Cameras Catch Telling Moment Between Cheney, Hutchinson After Hearing


OPINION: This article may contain commentary which reflects the author's opinion.

Wyoming GOP Rep. Liz Cheney, who serves as the vice-chair of the Democrat-led Jan. 6 committee, was photographed hugging Cassidy Hutchinson immediately after her controversial testimony.

Hutchinson, a former aide to ex-White House Chief of Staff Mark Meadows, testified before the committee during a special hearing on Tuesday and many of her allegations against former President Donald Trump have been refuted as being outright lies.

Cheney’s embrace of Hutchinson raised eyebrows, with people questioning (again) the fairness of the committee’s proceedings.

“If questioner (Cheney) wants to appear fair to jury (American people), it probably is not a good idea to get caught on camera hugging the witness,” Newsmax journalist Greta Van Susteren tweeted.

Van Susteren added, “Already people have very strong feelings – both ways – about this hearing and pics like this don’t help.” Brought by the committee as a special witness, Hutchinson delivered a series of major allegations against former President Donald Trump and his response to the Jan. 6, 2021, Capitol incursion in her Tuesday testimony.

Many others sounded off on social media:


After Hutchinson’s testimony, many of her salacious claims were rebuffed by those with the knowledge of what actually happened.

Much of Hutchinson’s testimony was hearsay and second-hand information that she heard from someone else but did not witness herself.

One of the most spectacular parts of her testimony came when she accused Trump of grabbing for the steering wheel of the presidential limo after being told that he could not go to the Capitol on January 6, 2020, and then grabbing for the throat of Secret Service agent Bobby Engel.

But within hours of her testimony, Engel said that the incident she spoke of never happened.

Engel, the agent who was driving the presidential SUV, and Trump security official Tony Ornato both disputed Hutchin’s allegations and said they would testify under oath that no agent was assaulted and Trump never lunged for the steering wheel.

A third official, former Trump White House lawyer Eric Herschmann, disputed Hutchinson’s claim that she wrote a note for Trump to read on January 6.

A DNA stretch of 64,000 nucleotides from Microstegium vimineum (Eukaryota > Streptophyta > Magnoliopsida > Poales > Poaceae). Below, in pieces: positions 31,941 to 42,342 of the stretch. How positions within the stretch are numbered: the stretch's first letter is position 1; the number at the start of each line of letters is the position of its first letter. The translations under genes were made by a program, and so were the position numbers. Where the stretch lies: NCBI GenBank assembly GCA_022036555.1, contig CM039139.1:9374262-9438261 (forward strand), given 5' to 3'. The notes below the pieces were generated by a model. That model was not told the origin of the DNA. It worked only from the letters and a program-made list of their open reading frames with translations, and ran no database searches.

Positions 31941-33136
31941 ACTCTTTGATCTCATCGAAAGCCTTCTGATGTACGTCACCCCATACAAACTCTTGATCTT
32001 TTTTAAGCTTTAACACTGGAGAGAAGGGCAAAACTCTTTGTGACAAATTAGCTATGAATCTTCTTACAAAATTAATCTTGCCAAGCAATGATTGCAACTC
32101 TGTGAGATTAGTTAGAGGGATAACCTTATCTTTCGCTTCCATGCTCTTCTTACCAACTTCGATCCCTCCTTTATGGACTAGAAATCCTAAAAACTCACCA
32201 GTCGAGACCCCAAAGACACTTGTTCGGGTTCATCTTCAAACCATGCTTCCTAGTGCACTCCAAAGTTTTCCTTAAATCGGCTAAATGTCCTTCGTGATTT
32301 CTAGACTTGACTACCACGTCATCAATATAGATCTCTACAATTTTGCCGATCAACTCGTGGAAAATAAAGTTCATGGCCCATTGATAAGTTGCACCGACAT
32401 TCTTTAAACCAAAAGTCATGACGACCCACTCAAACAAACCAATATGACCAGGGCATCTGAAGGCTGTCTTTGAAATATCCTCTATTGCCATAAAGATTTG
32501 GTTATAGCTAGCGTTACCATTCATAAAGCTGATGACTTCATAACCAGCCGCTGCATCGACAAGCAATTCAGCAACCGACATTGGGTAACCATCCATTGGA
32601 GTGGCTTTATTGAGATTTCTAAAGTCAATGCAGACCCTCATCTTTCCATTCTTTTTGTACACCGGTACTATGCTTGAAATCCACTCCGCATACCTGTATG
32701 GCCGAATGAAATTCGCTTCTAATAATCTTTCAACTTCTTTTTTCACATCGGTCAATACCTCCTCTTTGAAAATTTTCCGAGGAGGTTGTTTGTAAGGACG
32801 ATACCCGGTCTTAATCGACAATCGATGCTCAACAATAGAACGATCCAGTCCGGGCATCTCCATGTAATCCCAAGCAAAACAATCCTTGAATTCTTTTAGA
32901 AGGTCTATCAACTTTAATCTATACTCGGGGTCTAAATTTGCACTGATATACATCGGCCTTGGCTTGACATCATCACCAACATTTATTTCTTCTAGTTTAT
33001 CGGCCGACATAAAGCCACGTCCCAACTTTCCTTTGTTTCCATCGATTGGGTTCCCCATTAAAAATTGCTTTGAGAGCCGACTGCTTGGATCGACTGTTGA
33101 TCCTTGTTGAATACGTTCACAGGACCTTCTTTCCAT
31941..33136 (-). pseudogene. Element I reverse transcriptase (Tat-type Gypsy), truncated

Herschmann said the note was written by him, not Hutchinson.

“The handwritten note that Cassidy Hutchinson testified was written by her was in fact written by Eric Herschmann on January 6, 2021,” a spokesperson for Herschmann said. “All sources with direct knowledge and law enforcement have and will confirm that it was written by Mr. Herschmann.”


For her part, Cheney is standing by Hutchinson despite almost all of her allegations being rebuked and disputed.

Cheney told ABC’s “This Week” co-anchor Jonathan Karl that she is “absolutely confident” in Hutchinson’s testimony.

“She’s an incredibly brave young woman,” Cheney continued. “The committee is not going to stand by and watch her character be assassinated by anonymous sources and by men who are claiming executive privilege.”

“I think that what Cassidy Hutchinson did was an unbelievable example of bravery and of courage and patriotism in the face of real pressure,” said Cheney, who is 30 points down in her re-election bid in Wyoming against Trump-endorsed Harriet Hageman.

It’s not likely she will ever admit it, but it appears as though Cheney’s biggest political mistake was taking on Trump.

The Wyoming Republican incurred Trump’s wrath earlier when she 1) blamed him for the Capitol incident; 2) publicly condemned him for it; 3) voted to impeach him over it; and then 4) took on the vice-chair role on a very partisan, Democrat-controlled committee selected by Nancy Pelosi to investigate the origins of the incident.

Cheney is about to pay the price for all of that after a poll found that she’s down a whopping 30 points to Hageman.

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